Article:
• Peter

        Totally agree. Winston has been good in opposition. The minute he has been handed any position of power, he has fumbled and faltered.

        • andrewo

          Headed for the drinks cabinet more like!

    • kayaker

      Winston is desperate for power. He wants that in his last gig. Either that, or a cushy overseas posting.

    • OneTrack

      Another prediction – if Little offered him the Prime Ministership, he would jump at it.

  • Quinton Hogg

    Mr Trotter blathers on about progressive politics.
    I have never had it explained to me what that is, and likewise the term “neoliberalism”.
    I think the progressive bit refers back the halcyon days for the left when we had the pound, import licencing, NZ shut on saturdays and sundays, 6 o’clock closing and currency restrictions.
    It is pretty clear that Mr Trotter wants Labor to go further left but the reality is the middle is the place to be.

    • kayaker

      That ‘neoliberalism’ word gets me too. Not even Wikipedia can help me. My eyes just glaze over.

      • Richard McGrath

        For neoliberalism, read free market capitalism

        • A Goldie

          And individual choice

          • OneTrack

            Oh, the horror. The peons can’t be allowed individual choice (like charter schools), they might choose the “wrong” thing. And then where would we be.

        • contractor

          As practiced by mankind for thousands of years.

    • localnews

      The obviously chose the label of progressive themselves. If they had asked the marketing department it would be labeled regressive

  • Urbanviper

    Some people in Labour pay lip service still to the idea of being a broad church, but purge after purge has resulted in a very compact party neatly placed to fiddle on the fringes of New Zealand politics. The Greens and Alliance were never meant to be mass movement parties so they can & could have a very narrow base. But to win government one of the partners needs more than 30% at a minimum and to do that, Trotter is correct in saying, Labour needs to be an active, respectable center-left party where a diversity of opinions is actually allowed.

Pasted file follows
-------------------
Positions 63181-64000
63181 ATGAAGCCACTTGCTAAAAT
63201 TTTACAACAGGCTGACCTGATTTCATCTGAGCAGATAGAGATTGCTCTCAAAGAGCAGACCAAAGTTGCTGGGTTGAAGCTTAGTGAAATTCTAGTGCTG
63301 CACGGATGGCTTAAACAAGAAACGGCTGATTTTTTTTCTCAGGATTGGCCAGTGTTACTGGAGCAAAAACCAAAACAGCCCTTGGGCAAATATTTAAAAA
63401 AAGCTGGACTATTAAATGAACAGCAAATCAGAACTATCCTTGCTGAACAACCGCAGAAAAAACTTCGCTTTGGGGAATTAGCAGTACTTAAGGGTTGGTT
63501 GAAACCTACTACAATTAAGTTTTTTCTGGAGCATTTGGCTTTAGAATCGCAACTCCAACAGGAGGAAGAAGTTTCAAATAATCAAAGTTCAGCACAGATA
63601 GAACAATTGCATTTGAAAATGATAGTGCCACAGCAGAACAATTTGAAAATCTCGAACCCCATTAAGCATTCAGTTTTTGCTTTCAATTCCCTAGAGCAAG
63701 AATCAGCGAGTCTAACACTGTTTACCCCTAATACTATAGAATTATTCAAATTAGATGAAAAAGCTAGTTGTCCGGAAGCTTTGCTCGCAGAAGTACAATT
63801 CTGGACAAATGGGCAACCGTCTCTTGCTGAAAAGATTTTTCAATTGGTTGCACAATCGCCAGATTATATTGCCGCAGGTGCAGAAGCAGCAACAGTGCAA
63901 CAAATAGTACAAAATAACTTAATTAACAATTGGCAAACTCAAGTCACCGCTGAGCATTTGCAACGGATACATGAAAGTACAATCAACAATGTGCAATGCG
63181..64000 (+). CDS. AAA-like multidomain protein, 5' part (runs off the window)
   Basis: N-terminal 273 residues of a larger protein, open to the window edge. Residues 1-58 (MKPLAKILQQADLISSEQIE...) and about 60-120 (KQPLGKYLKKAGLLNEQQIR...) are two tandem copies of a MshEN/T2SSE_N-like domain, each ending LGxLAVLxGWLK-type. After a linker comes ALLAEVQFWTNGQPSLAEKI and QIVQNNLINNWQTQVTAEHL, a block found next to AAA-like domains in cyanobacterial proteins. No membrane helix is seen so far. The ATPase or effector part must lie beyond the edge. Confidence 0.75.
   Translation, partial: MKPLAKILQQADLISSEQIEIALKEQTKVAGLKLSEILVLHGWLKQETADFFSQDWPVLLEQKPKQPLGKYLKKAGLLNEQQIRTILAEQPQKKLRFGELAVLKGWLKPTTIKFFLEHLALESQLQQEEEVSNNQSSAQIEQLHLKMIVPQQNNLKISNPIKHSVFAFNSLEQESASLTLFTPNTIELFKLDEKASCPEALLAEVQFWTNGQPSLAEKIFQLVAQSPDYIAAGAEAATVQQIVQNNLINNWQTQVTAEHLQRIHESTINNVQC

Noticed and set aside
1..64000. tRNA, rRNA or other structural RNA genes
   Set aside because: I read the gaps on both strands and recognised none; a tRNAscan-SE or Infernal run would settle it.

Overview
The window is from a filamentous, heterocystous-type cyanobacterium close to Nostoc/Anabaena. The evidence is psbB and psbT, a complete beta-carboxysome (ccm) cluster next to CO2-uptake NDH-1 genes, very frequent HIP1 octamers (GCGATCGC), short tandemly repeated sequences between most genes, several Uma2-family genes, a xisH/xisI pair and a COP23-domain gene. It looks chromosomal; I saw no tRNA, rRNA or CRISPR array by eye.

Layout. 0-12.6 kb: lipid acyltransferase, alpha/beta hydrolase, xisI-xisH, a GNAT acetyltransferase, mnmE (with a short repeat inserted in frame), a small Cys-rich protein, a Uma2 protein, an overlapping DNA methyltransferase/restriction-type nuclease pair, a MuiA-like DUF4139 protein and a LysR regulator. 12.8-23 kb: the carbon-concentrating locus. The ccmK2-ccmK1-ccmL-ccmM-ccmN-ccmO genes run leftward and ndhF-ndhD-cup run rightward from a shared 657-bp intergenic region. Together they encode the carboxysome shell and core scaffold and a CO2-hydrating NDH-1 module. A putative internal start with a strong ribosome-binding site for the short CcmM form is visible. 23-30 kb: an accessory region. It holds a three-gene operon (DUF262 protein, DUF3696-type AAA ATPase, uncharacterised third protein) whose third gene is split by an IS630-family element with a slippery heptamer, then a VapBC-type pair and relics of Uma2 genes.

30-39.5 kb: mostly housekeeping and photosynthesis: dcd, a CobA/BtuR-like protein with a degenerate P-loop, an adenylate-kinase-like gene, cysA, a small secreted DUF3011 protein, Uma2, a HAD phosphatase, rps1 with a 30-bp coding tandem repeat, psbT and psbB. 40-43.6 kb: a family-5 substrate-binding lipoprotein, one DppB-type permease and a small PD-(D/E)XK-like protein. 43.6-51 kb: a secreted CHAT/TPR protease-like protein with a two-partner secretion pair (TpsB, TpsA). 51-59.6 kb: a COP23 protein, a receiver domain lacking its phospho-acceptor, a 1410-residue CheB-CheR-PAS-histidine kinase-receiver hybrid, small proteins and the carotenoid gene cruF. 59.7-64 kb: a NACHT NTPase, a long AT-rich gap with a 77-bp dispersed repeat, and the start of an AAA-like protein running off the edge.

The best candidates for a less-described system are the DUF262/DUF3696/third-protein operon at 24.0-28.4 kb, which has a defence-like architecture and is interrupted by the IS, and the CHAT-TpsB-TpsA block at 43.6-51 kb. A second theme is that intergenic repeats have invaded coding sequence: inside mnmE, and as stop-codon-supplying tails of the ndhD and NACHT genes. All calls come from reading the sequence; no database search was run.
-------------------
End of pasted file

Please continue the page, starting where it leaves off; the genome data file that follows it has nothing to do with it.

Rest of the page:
• R&BAvenger

    Mighty strong koolaid that Trotters is drinking when he nominates his combo’s for an opposition party. Hopefully it does come to fruition.

  • DLNZ

    Therein lies the problem… the majority of the “best” opposition politicians have no clue, score own goals every time they open their mouths to the media or during question time, never had a job and lived off the taxpayer for almost all their lives.

  • Pita

    Political good luck? More like political good management, steering a centrist course and exercising fiscal restraint is unlikely to frighten the horses.

    Sadly, the electorate’s imagination simply isn’t equal to
    the task? Sadly Chris, like the rest of the Labour party, gives very little credit
    to their constituents beyond rump Labour, where none is given. They are far savvier and economically literate than they were prior to 1983 and are less likely to be swayed by electoral bribes that the country can no longer afford…”Show us the money”